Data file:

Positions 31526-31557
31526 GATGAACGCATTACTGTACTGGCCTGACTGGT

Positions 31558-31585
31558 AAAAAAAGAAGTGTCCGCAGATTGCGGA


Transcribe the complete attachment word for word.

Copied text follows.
Positions 31526-31557
31526 GATGAACGCATTACTGTACTGGCCTGACTGGT

Positions 31558-31585
31558 AAAAAAAGAAGTGTCCGCAGATTGCGGA